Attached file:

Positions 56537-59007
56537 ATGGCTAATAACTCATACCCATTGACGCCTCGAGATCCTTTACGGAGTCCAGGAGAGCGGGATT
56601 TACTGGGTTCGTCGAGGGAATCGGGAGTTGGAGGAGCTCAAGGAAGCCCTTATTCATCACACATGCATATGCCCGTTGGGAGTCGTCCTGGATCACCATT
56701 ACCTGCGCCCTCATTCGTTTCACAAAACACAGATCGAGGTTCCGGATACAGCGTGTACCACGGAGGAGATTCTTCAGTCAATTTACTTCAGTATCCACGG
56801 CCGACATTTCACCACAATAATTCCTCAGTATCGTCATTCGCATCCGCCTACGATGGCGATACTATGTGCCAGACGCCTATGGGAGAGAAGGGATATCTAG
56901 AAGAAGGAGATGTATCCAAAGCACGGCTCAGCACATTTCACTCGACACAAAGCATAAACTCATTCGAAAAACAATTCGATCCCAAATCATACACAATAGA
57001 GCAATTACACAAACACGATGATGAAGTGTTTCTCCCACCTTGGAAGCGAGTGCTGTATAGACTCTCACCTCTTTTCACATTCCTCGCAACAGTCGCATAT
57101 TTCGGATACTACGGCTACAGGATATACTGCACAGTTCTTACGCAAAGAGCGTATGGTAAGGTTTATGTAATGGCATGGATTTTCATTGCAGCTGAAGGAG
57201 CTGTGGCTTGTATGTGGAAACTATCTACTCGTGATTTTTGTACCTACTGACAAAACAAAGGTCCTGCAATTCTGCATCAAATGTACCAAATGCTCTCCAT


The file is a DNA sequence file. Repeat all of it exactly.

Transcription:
Positions 56537-59007
56537 ATGGCTAATAACTCATACCCATTGACGCCTCGAGATCCTTTACGGAGTCCAGGAGAGCGGGATT
56601 TACTGGGTTCGTCGAGGGAATCGGGAGTTGGAGGAGCTCAAGGAAGCCCTTATTCATCACACATGCATATGCCCGTTGGGAGTCGTCCTGGATCACCATT
56701 ACCTGCGCCCTCATTCGTTTCACAAAACACAGATCGAGGTTCCGGATACAGCGTGTACCACGGAGGAGATTCTTCAGTCAATTTACTTCAGTATCCACGG
56801 CCGACATTTCACCACAATAATTCCTCAGTATCGTCATTCGCATCCGCCTACGATGGCGATACTATGTGCCAGACGCCTATGGGAGAGAAGGGATATCTAG
56901 AAGAAGGAGATGTATCCAAAGCACGGCTCAGCACATTTCACTCGACACAAAGCATAAACTCATTCGAAAAACAATTCGATCCCAAATCATACACAATAGA
57001 GCAATTACACAAACACGATGATGAAGTGTTTCTCCCACCTTGGAAGCGAGTGCTGTATAGACTCTCACCTCTTTTCACATTCCTCGCAACAGTCGCATAT
57101 TTCGGATACTACGGCTACAGGATATACTGCACAGTTCTTACGCAAAGAGCGTATGGTAAGGTTTATGTAATGGCATGGATTTTCATTGCAGCTGAAGGAG
57201 CTGTGGCTTGTATGTGGAAACTATCTACTCGTGATTTTTGTACCTACTGACAAAACAAAGGTCCTGCAATTCTGCATCAAATGTACCAAATGCTCTCCAT